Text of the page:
Steve Alexander: How to access Microsoft e-mail while traveling

  • Article by: STEVE ALEXANDER , Star Tribune
  • Updated: August 12, 2014 - 5:41 PM

Q: Your article about people being shut out of their Microsoft e-mail while traveling hit home recently. I was at a hotel for a West Point graduation and another hotel in Columbus, Ohio, and couldn’t access my Outlook.com e-mail from either place. Is there an easy way around this problem?

Dot Callaghan, Rochester, N.H.

 

A: Yes, there is a practical way around Microsoft’s new security procedures, which are designed to protect Outlook.com accounts from hackers (see my previous column at tinyurl.com/mjecfwo), but also tend to shut out the e-mail account holders. If you aren’t logging in from your usual location, Microsoft says you must prove who you are by entering a special security code in order to access your e-mail account. But what if you can’t receive the code via an alternate e-mail address or a smartphone text message while out of the country?

You could abandon Outlook.com and use a free e-mail account from Gmail or Yahoo Mail. But, if you don’t want to lose your Microsoft e-mail address (which could be Hotmail.com, Live.com or Outlook.com), have your Microsoft messages forwarded to a more user-friendly e-mail account from another company. You can do this in Outlook.com by going to Settings (the gear wheel at the upper right of the screen), then clicking options and choosing “E-mail Forwarding.”

Then specify a non-Microsoft e-mail address to which you’d like your Outlook.com e-mail forwarded. (Note that it must be a different e-mail account from the “alternate e-mail address” you gave when you set up your Microsoft e-mail account.) Because Microsoft is forwarding your messages to another company’s server, you won’t have to deal with Microsoft’s security hurdles when you retrieve your e-mail.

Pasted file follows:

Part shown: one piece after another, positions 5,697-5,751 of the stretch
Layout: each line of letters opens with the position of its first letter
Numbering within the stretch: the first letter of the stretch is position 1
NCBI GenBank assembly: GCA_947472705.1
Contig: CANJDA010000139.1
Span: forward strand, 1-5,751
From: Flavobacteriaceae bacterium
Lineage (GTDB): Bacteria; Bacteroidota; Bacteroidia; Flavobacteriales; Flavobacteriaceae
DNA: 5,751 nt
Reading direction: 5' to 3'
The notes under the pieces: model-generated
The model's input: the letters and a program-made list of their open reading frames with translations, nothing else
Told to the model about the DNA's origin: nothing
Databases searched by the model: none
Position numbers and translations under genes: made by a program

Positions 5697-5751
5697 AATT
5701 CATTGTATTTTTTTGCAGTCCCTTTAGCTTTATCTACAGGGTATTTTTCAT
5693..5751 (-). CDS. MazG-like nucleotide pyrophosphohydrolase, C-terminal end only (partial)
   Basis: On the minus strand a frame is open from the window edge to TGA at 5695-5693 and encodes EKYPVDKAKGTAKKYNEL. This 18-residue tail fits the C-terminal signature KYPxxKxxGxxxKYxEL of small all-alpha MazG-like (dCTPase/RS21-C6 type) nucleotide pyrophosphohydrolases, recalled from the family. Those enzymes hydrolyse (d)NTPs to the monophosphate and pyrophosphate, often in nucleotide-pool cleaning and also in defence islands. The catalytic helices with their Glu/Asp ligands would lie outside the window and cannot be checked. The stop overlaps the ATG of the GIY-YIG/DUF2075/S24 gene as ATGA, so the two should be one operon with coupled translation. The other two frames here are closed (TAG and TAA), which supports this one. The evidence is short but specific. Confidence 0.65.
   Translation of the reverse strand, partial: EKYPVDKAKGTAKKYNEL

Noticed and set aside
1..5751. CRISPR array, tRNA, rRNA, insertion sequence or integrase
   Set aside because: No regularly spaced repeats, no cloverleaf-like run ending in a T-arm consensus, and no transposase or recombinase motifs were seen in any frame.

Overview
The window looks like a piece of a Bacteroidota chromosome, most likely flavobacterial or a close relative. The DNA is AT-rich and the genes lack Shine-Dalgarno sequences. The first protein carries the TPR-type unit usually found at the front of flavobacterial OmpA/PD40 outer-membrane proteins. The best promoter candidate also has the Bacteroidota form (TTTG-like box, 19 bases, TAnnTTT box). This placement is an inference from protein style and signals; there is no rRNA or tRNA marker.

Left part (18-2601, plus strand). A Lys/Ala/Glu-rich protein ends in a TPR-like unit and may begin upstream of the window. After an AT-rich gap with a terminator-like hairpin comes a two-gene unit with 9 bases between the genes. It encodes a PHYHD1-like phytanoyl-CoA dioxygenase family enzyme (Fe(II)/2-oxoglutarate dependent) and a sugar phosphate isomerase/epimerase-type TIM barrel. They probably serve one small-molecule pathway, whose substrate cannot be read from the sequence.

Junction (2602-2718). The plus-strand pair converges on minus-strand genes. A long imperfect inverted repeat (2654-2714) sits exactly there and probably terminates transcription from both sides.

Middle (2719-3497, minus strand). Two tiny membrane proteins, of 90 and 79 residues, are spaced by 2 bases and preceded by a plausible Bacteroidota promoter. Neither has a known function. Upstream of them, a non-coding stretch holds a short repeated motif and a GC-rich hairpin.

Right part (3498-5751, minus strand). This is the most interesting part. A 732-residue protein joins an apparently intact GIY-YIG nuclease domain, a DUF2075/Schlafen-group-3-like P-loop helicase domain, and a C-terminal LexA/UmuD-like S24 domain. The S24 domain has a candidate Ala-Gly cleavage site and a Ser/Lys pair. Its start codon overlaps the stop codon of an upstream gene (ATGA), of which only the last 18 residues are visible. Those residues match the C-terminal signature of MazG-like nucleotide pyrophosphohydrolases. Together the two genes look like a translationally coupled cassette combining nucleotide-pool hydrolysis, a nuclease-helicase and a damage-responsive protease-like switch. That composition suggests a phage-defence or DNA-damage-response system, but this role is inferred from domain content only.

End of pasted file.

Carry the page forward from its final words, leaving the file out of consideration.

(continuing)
Q: My daughter’s computer recently quit working. A security company, which for a fee tapped into her PC to see what was wrong, said European criminals had hijacked all her documents and photos and were holding them for ransom for hundreds of dollars worth of the online currency Bitcoin. She paid the ransom through the security firm, and a few days later her files were released. She is now copying the files onto a flash drive, and then plans to trash the PC. Are you familiar with this scheme?

Kathleen Varner, Minneapolis

 

A: Your daughter is the victim of a well-known scheme: Hackers encrypt PC files (making them impossible to read) and demand a ransom to return the files to normal (see my previous column at tinyurl.com/msrrbdz.) Your security firm was right; the only way to get the files back was to pay the ransom. You don’t need to tell the FBI because they’re well aware of this scam.

Get the security firm to clean the PC; then you don’t need to discard it. Your daughter probably let the hackers’ malicious software into her PC by clicking on a bogus website link she received in an e-mail. Never click on any links in an e-mail, no matter how legitimate they appear to be.

 

E-mail tech questions to steve.j.alexander@ gmail.com or write to Tech Q & A, 425 ­Portland Av. S., ­Minneapolis, MN 55488. Include name, city and telephone number.

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